Those life-consuming sounds that clog the air, And circumspection needful to preserve
Be his the natural silence of old age ! His present blessings, and to husband up
Let him be free of mountain solitudes; The respite of the season, he, at least,
And have around him, whether heard or not, And 'tis no vulgar service, makes them felt. The pleasant melody of woodland birds.
For Adam was simple in thought; and the poor,
Few are his pleasures : if his eyes have now
Thus thirty smooth years did he thrive on his farm:
To the neighbours he went,-all were free with
their money ; For his hive had so long been replenished with
honey, That they dreamt not of dearth ;—He continued
his rounds, Knocked here--and knocked there, pounds still
adding to pounds.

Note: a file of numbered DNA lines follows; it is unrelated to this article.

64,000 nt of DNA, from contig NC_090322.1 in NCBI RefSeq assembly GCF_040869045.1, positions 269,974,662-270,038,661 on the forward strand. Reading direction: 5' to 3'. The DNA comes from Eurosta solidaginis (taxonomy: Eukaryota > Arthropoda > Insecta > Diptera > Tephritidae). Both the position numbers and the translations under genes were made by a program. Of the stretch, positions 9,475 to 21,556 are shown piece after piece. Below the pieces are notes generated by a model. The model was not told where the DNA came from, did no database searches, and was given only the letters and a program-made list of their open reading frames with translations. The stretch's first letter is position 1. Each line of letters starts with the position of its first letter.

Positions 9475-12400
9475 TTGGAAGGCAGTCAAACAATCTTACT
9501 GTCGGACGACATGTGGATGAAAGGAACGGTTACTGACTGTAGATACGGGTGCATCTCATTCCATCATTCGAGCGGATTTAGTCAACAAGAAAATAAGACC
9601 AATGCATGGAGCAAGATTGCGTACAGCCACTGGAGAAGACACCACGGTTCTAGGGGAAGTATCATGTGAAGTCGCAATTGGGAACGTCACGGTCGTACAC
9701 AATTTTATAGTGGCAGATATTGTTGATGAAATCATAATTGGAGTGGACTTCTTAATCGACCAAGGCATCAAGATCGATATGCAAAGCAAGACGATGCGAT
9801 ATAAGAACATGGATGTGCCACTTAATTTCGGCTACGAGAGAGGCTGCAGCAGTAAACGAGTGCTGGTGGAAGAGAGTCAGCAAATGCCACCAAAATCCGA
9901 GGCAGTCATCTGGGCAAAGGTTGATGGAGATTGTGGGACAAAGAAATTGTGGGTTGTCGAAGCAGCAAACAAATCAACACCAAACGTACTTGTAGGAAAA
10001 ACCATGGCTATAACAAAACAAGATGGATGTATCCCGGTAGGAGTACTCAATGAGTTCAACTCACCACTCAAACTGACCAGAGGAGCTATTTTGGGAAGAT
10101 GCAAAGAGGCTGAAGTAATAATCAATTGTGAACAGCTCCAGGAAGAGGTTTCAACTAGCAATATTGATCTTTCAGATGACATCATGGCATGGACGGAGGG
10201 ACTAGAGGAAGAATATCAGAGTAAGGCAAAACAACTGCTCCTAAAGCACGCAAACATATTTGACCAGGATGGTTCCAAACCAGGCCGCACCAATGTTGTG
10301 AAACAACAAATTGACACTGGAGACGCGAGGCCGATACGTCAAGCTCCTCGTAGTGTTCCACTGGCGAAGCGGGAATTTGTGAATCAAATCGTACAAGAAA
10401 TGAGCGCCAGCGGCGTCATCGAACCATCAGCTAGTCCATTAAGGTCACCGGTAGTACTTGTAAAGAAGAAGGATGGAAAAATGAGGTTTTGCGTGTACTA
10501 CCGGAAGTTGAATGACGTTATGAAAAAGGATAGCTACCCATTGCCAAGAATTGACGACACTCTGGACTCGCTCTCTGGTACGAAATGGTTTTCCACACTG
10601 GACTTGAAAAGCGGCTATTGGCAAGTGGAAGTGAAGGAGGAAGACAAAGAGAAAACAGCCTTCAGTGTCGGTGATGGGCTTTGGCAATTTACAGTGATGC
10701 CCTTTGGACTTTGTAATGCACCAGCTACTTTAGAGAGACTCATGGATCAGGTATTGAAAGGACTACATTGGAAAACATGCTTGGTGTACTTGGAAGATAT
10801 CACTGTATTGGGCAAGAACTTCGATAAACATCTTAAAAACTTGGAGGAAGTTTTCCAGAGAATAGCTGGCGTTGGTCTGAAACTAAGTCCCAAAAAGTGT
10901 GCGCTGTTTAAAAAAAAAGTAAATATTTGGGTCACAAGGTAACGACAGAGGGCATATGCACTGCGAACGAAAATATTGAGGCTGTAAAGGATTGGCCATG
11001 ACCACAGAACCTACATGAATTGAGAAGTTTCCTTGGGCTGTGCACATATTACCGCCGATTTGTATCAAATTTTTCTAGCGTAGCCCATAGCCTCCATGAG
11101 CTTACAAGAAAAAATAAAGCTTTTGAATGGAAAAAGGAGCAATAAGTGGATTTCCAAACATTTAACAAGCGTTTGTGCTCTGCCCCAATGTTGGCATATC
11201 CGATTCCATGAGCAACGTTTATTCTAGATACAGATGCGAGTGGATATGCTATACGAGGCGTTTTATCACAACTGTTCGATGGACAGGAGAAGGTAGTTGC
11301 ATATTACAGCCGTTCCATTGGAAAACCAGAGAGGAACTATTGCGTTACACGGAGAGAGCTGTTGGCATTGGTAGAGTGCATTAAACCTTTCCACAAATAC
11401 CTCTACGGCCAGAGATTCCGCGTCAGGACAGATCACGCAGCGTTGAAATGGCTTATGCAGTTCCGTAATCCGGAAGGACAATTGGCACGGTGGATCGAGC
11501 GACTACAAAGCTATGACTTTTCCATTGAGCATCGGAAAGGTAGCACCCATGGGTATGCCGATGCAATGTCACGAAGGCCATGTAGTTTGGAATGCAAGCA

THE FARMER OF TILSBURY VALE.
'Tis not for the unfeeling, the falsely refined,
He paid what he could with his ill-gotten pelf,
He dwells in the centre of London's wide Town;
You lift up your eyes!—but I guess that you frame
the green ;
'Mid the dews, in the sunshine of morn,—'mid the To London—a sad emigration I weenjoy
With his grey hairs he went from the brook and Of the fields, he collected that bloom, when a boy; That countenance there fashioned, which, spite of And there, with small wealth but his legs and his a stain
hands, That his life hath received, to the last will remain. As lonely he stood as a crow on the sands.
A Farmer he was; and his house far and near All trades, as need was, did old Adam assume,
Yet Adam was far as the farthest from ruin,
He seems ten birthdays younger, is green and is
Yet Adam prized little the feast and the bowl,— For he's not like an Old Man that leisurely goes
And you guess that the more then his body must stir.
In the throng of the town like a stranger he, When hailstones have been falling, swarm on
In close self-shelter, like a Thing at rest.
But lately, one rough day, this Flower I passed